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Graeber, David
Debt : the first 5,000 years / David Graeber
Brooklyn, N.Y. : Melville House, c2011
book jacket
Location Call Number Status
 3rd Floor  HG3701 .G73 2011    AVAILABLE
Subject(s) Debt -- History
Money -- History
Financial crises -- History
Physical Description 534 p. : ill. ; 24 cm
Note Includes bibliographical references (p. [455]-492) and index
Contents On the experience of moral confusion -- The myth of barter -- Primordial debts -- Cruelty and redemption -- A brief treatise on the moral grounds of economic relations -- Games with sex and death -- Honor and degradation, or, on the foundations of contemporary civilization -- Credit versus bullion, and the cycles of history -- The axial age (800 BC-600 AD) -- The middle ages (600 AD-1450 AD) -- Age of the great capitalist empires (1450-1971) -- (1971 : the beginning of something yet to be determined)
Summary Here anthropologist David Graeber presents a stunning reversal of conventional wisdom. He shows that for more than 5,000 years, since the beginnings of the first agrarian empires, humans have used elaborate credit systems to buy and sell goods├╣that is, long before the invention of coins or cash. It is in this era, Graeber argues, that we also first encounter a society divided into debtors and creditors. --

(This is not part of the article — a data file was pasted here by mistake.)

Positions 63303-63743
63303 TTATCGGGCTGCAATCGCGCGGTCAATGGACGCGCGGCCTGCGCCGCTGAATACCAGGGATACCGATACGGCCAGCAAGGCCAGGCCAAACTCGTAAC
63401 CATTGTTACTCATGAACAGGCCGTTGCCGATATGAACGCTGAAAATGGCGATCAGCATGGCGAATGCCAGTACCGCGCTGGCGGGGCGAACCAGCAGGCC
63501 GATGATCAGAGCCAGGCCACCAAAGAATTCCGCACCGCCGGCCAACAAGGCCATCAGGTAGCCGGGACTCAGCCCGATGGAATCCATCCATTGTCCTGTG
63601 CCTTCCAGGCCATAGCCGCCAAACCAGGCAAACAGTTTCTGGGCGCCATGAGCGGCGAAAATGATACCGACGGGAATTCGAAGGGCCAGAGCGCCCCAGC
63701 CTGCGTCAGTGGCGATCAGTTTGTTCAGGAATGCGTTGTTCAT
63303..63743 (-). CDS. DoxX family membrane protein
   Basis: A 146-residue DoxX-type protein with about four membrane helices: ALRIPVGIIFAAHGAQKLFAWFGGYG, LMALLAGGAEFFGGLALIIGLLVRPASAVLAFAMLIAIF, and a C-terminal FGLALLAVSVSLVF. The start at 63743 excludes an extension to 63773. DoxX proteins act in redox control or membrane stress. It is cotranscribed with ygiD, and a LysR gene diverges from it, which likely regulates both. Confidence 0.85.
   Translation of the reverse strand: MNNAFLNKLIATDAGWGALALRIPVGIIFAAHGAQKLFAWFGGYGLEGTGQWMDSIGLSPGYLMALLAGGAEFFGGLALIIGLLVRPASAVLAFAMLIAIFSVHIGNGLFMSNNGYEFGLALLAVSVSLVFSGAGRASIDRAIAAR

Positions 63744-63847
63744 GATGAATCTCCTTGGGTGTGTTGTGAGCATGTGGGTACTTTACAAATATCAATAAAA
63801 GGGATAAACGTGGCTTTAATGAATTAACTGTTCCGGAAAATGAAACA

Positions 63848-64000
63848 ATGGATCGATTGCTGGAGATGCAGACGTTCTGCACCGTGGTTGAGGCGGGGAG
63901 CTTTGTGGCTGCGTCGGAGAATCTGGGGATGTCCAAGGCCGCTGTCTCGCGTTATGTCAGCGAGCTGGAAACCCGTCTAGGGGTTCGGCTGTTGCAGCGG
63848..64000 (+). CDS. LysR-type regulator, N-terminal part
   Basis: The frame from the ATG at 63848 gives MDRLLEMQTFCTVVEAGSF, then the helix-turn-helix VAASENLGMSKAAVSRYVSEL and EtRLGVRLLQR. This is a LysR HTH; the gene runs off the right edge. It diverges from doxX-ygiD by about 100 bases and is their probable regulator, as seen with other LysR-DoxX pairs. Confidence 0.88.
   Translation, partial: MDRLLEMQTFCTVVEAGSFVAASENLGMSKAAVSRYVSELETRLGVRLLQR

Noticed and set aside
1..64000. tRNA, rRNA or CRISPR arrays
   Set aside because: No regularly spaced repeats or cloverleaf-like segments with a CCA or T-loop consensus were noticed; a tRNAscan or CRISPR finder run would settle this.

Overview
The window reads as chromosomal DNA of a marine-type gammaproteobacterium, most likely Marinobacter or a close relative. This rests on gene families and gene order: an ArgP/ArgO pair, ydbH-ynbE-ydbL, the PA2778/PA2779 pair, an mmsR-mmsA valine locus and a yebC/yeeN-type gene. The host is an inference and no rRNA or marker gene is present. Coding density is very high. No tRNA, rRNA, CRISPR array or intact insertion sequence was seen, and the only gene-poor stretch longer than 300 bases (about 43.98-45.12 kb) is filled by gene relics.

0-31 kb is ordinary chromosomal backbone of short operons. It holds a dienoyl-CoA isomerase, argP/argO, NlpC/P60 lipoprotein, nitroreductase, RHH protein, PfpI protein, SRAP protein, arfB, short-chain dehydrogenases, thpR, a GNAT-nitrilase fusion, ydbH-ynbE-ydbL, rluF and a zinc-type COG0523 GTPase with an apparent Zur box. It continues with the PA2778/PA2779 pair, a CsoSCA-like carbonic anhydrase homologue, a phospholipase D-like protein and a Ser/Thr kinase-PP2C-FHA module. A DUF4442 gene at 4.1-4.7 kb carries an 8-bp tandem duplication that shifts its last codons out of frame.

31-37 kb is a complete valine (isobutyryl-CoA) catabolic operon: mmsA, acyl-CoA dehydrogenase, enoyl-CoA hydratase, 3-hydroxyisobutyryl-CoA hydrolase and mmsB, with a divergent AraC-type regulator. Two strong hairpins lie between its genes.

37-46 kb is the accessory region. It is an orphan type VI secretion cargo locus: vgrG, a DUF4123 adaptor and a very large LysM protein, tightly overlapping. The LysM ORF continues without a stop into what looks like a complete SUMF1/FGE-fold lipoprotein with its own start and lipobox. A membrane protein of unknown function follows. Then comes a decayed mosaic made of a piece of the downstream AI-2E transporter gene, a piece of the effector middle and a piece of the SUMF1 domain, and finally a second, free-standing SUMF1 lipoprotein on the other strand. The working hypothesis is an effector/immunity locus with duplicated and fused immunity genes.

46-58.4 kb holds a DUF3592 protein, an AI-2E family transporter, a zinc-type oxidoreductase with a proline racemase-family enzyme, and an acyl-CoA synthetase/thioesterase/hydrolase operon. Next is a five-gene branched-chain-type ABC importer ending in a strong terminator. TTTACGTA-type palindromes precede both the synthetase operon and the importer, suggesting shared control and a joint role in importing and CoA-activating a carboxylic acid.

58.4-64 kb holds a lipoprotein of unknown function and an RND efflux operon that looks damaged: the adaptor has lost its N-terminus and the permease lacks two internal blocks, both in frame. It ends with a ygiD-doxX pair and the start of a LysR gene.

Graeber shows that arguments about debt and debt forgiveness have been at the center of political debates from Italy to China, as well as sparking innumerable insurrections. He also brilliantly demonstrates that the language of the ancient works of law and religion (words like "guilt," "sin," and "redemption") derive in large part from ancient debates about debt, and shape even our most basic ideas of right and wrong. Without knowing it, we are still fighting these battles today. --
Debt: The First 5,000 Years is a fascinating chronicle of this little known history├╣as well as how it has defined human history, and what it means for the credit crisis of the present day and the future of our economy. --Book Jacket

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